Friday, May 24, 2019

The Secret Life of Mrs. London - Rebecca Rosenberg

Summary: 2019 Gold Medal IPPY Winner! 

San Francisco, 1915. As America teeters on the brink of world war, Charmian and her husband, famed novelist Jack London, wrestle with genius and desire, politics and marital competitiveness. Charmian longs to be viewed as an equal partner who put her own career on hold to support her husband, but Jack doesn’t see it that way…until Charmian is pulled from the audience during a magic show by escape artist Harry Houdini, a man enmeshed in his own complicated marriage. Suddenly, charmed by the attention Houdini pays her and entranced by his sexual magnetism, Charmian’s eyes open to a world of possibilities that could be her escape.

As Charmian grapples with her urge to explore the forbidden, Jack’s increasingly reckless behavior threatens her dedication. Now torn between two of history’s most mysterious and charismatic figures, she must find the courage to forge her own path, even as she fears the loss of everything she holds dear.

(Summary and pic from

I was given a free copy of this book in exchange for an honest review.

My Review: One of my favorite things about historical fiction, or historical fact-based fiction, is that I learn about connections in history I didn’t know about before. I am, of course, talking about this book in particular, but it seems to happen a lot. Did you know that Jack London’s second wife, Charmian London, had an alleged affair (and I don’t know how extensive it was, the book is fiction) with Harry Houdini? It didn’t even occur to me that Jack London and Harry Houdini lived at the same time, let alone had a relationship, let alone that Harry Houdini would then have an affair with Jack London’s wife. I mean, my mind is blown. Maybe you do a better job of putting history together than I do, but I love finding out these little fun facts. Even though this book embellishes the relationship between Houdini and Charmian, the fact that there was any relationship at all is just fascinating to me.

One thing I really enjoyed about this book was learning more about both Jack London and Harry Houdini. I feel like Harry Houdini is on everybody’s radar—he’s still legendary, even with all of the magic acts that that go on today. He is, without a doubt, a legend. I didn’t know as much about Jack London. I knew he was an author, but I didn’t realize how prolific he was or how popular he was at the time. His books are still popular today, of course, but at the time he was really, really famous. This is something else I love about historical books—they can give you an idea of what was popular then and how it relates to our history in general. Just like we have popular authors today and popular magicians today who have made an impact on our culture, these two made a huge cultural impact on people living at that time.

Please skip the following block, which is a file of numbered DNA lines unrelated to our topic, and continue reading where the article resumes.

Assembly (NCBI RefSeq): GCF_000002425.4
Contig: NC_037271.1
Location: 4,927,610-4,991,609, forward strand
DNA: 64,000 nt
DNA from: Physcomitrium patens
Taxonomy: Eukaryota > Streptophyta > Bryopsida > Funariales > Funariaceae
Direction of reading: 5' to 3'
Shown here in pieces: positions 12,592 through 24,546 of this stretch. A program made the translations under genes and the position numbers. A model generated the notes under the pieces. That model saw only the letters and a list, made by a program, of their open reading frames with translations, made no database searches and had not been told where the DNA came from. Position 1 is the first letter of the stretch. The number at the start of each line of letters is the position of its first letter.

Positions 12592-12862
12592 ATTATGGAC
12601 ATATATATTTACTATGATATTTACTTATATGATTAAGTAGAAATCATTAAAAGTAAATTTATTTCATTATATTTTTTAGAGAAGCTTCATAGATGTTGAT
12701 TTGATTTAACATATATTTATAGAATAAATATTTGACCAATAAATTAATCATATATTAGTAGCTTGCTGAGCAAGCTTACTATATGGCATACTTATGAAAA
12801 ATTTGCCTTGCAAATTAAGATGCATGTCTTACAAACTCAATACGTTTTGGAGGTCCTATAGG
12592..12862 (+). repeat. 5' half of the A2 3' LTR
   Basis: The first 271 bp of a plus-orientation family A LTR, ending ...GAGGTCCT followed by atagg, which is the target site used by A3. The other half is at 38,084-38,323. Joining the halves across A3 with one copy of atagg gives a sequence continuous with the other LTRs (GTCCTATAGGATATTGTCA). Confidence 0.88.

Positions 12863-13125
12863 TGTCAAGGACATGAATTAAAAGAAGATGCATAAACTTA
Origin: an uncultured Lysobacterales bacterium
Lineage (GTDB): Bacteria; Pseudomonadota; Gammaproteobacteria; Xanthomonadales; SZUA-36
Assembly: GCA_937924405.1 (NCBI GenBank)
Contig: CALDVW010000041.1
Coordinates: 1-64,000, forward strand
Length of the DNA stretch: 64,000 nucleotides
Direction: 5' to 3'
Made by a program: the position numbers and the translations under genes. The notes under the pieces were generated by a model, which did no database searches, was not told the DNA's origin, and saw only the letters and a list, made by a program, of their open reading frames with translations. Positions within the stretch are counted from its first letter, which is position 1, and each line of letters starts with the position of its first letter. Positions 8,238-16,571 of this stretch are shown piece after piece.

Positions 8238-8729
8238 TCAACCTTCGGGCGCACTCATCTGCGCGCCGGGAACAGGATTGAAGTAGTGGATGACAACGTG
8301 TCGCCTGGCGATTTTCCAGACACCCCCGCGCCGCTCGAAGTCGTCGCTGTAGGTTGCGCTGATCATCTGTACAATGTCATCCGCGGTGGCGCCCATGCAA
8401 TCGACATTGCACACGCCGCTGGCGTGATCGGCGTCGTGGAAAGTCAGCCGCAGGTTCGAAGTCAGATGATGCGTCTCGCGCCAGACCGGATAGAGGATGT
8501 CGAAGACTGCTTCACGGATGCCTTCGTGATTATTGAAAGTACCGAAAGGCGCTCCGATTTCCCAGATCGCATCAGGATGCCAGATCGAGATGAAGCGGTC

Another thing I love about historical fiction is that it gives a cultural glimpse into what life was like back then. I am fascinated by how people used to live—what they ate, what they did, where they lived, what they saw, etc. Good historical fiction does a great job of transporting the reader back to time and place. I feel that this book did a good job of that. There were cultural things that existed then that don’t exist now, especially in regard to food and servants and medical treatment. I don’t know about you, but I am forever grateful for modern medicine when I read about historical medical treatments.

Although I found the content of this book to be really interesting, I didn’t always love the execution. It was very much a women’s literature book, and at times it felt like a romance novel. I’m not saying this because there was excessive, descriptive sex or something (although there was some), but the emotional instability of the women and the somewhat cheesy writing in regards to the women’s thoughts and feelings made it feel like a women’s lit book. I know some people really enjoy that, I’m not necessarily one of them. These were strong female characters, don’t get me wrong, and they definitely had some depth to them, I just felt like the writing was a little cheesy at times in regards to them and their relationships with the men. I am not a romance novel reader, however, and I think that this part of the writing could be more on par with romance novel writing, albeit very tame romance novel writing.

If you are interested in history, especially Jack London and Harry Houdini, I think this would be an interesting book for you to check out. As mentioned above, much of it is fiction, although it is based on the real relationships between the men and women in this book, which I found to be fascinating and also really surprising.

My Rating: 3 stars

For the sensitive reader: There is some language and discussion of sex.

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